A soldier during the Civil War. heck all wars, have to carry their entire world on them. Everything the need to live and fight needs to be within reach. Sure when times were good units would have supply wagons to take some of the burden, but when speed of march is an issue it would not be unusually for the men be a day or two ahead of the wagons. This diagram breaks down how much each piece of a soldiers kit weighed. A little hard to read, so I will break it down here.
Knapsack that contained a wool blanket, gum blanket, shelter half and personal items 16 lbs
Canteen with one quart of water 3 lbs
Haversack with 3 days marching rations 7 lbs
Cap pouch, Waist belt, Bayonet and Scabbard 3 lbs
Shoes and Clothes 5 lbs
Cartridge box and 40 rounds of ammunition 5 lbs
Extra Ammunition (In pockets) 2 lbs
Rifle-Musket 9 lbs
In total about 50 lbs of kit. A normal march would be between 6 and 8 miles a day (sometimes up to 20 or more). In the warm weather of campaign season wearing a wool uniform that does not make for a comfortable day. One thing that the Union troops found out early in the war was that all that equipment tended to make running away much more difficult, so they would ditch anything they could. A long trail of debris would mark the path of a retreating unit. Of course to the pursuing Confederate forces this was a windfall as they could pick up the leftovers and do pretty well.
A Post About A Post
When people start shooting at you it is generally a good idea to find some sort of cover. Tree, fence, big hole in the ground, whatever works. Early in the Civil War the armies matched up in the Old World Style, line up shoulder to shoulder, get as close as you can and shoot in the general direction of the enemy.
Today we look at the paintings and read the descriptions of such battles and wonder what the heck they were thinking doing that. It is however the only way it would work. See guns at the time, for most of the “black powder” era, were incredibly in accurate. Mainly because they were smooth bore. Basically every time you fired it there was no way to tell where the shot would go. So your only hope of hitting anything was to have a lot of people shooting at it.
As the accuracy progressed and the armies started seeing more rifles (grooved barrels) the idea of standing in lines, getting close and shooting started to be a losing proposition for all sides. As such more fighting started being done from cover, this would eventually evolve into the precursor of trench warfare that made WWI such a joy.
The pic above is a fence post that has become a bullet catcher. In battles all over the country trees and fences absorbed more lead than a five-year old eating paint chips. Think for a second what it would have been like to be on the other side of the fence. Hearing it whittled down more and more with each shot. I count seven bullets, how many do you see?
Surgeon of the Civil War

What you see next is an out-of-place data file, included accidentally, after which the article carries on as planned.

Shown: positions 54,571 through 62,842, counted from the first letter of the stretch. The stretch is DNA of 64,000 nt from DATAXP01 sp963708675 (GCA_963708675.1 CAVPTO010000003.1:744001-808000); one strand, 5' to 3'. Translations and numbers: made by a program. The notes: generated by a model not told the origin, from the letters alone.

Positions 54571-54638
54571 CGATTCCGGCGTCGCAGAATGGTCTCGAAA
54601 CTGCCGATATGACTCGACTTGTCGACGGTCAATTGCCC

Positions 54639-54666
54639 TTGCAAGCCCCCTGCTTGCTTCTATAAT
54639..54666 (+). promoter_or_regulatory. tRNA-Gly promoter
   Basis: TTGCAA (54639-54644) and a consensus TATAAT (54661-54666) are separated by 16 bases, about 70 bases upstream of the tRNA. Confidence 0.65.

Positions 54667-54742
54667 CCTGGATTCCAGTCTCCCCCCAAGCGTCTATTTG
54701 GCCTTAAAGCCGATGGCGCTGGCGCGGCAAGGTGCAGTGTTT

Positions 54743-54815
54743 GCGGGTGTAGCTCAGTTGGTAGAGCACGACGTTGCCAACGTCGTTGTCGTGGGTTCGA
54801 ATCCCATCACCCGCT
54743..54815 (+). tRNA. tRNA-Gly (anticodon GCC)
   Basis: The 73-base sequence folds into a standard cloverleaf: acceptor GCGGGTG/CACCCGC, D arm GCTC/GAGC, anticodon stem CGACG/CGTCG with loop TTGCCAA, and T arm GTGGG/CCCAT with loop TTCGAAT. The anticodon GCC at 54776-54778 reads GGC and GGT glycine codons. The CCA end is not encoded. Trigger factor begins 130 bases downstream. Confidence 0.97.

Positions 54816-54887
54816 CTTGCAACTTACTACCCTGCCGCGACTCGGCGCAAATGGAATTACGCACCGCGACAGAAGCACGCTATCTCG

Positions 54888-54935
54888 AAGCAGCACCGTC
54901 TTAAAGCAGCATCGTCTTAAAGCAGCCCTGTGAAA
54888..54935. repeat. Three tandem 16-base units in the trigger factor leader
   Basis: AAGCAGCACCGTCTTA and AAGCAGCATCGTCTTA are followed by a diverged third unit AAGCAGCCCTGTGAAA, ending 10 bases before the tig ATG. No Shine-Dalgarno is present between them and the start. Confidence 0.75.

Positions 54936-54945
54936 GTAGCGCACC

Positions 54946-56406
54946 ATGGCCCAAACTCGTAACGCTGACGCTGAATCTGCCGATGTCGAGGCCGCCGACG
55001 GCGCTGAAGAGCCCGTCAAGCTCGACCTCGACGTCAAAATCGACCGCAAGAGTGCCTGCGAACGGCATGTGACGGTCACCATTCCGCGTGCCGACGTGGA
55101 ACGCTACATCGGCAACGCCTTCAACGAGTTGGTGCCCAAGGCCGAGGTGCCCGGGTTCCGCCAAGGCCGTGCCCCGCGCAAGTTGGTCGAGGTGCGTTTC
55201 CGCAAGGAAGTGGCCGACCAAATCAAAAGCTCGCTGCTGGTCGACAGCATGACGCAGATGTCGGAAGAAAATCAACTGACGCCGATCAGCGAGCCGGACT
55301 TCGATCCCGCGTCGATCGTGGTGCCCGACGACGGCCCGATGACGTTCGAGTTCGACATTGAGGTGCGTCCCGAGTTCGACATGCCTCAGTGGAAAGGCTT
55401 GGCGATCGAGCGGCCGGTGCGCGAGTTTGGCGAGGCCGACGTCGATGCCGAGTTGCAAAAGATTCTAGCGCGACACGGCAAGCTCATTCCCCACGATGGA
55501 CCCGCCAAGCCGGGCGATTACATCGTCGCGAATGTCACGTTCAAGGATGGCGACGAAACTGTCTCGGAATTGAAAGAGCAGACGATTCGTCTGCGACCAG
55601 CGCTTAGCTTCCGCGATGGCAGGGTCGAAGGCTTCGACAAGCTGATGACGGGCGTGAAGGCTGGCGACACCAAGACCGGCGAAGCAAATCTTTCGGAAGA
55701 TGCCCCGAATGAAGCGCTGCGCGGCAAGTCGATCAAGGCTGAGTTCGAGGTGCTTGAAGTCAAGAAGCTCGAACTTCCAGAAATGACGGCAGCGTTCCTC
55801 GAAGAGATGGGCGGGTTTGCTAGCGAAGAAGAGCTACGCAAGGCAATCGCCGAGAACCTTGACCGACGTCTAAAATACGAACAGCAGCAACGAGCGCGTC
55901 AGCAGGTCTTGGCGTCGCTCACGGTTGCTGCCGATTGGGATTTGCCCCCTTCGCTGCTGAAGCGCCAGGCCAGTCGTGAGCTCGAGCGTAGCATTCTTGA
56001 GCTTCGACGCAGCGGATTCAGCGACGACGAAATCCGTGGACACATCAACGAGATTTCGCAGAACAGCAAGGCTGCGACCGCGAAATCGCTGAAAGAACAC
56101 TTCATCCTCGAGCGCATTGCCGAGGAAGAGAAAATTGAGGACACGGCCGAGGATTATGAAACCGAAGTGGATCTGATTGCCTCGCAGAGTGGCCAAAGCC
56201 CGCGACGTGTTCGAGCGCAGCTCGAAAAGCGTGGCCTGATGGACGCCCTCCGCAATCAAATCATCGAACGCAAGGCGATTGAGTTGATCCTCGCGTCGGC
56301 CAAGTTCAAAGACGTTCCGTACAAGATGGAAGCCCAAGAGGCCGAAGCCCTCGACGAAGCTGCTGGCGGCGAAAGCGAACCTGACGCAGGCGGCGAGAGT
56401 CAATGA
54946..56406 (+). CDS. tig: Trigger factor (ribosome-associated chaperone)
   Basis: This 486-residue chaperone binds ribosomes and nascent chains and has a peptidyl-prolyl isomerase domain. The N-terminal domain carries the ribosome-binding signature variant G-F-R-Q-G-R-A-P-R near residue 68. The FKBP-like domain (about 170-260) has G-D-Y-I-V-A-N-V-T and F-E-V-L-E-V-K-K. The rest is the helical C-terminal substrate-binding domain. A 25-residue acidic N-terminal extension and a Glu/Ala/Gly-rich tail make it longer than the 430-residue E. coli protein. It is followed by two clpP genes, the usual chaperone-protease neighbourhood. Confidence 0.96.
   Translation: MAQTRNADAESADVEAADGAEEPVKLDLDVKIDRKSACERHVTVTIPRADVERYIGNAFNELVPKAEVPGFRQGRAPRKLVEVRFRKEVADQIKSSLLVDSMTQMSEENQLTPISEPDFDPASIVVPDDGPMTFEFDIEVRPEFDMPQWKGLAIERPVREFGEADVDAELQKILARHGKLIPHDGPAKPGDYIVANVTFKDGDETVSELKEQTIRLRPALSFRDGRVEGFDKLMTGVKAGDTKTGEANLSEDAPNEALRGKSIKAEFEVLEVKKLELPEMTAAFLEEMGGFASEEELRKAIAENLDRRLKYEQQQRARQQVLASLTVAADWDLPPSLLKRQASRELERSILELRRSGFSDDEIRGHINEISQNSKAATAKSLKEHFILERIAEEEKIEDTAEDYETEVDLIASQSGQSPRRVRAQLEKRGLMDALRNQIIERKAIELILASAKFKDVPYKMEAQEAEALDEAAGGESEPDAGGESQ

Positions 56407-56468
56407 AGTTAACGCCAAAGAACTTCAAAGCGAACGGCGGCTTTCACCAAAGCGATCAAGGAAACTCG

The topic of Civil War medicine is one that there have been many, many books and museums dedicated to. This is just a brief look into the kit of a typical surgeon of the time.
The first thing you notice above and a preponderance of saws alongside the knives. While a grisly thing, such tools became a necessity . Without a doubt the number one most practiced procedure during the war was amputation. The Minie ball that was in use by both sides during the war was slow-moving and soft lead. When it impacted with the body it caused terrible wounds. If it connected with a bone it would often shatter it spread a grisly form of shrapnel inside the body.
During the fighting arms and legs took the majority of the hits. Most of the time due to the limited knowledge of the day amputation was the only way to save the soldier’s life. While a good surgeon could perform an amputation in ten minutes, bad ones would take much longer.
More Tools of the Surgeon
Among the knives and saws there are a number of probes and forceps. The surgeon used these to pull bullets out of the bodies when time permitted. In the back of the kit you will see a bottle of chloroform, the closest thing to a general anesthetic at the time.
Now that we have taken a look at the tools, in another post we will look at what it took to become an army surgeon. That will be almost more shocking than looking in your doctors kit and finding a half-dozen different saws…
In April 1865 the Civil War ended and the time had come to try to rebuild the nation. For the victors in the North the times ahead would be difficult. In the South the struggles were to continue for many years. Reconstruction in many ways prolonged the conflict into the 1870’s. The story Reconstruction is long and difficult. Winners sought to punish and losers sought to protect some semblance of the life they had before. None can argue that what happened during that time would have been very different if President Lincoln had lived to see it through.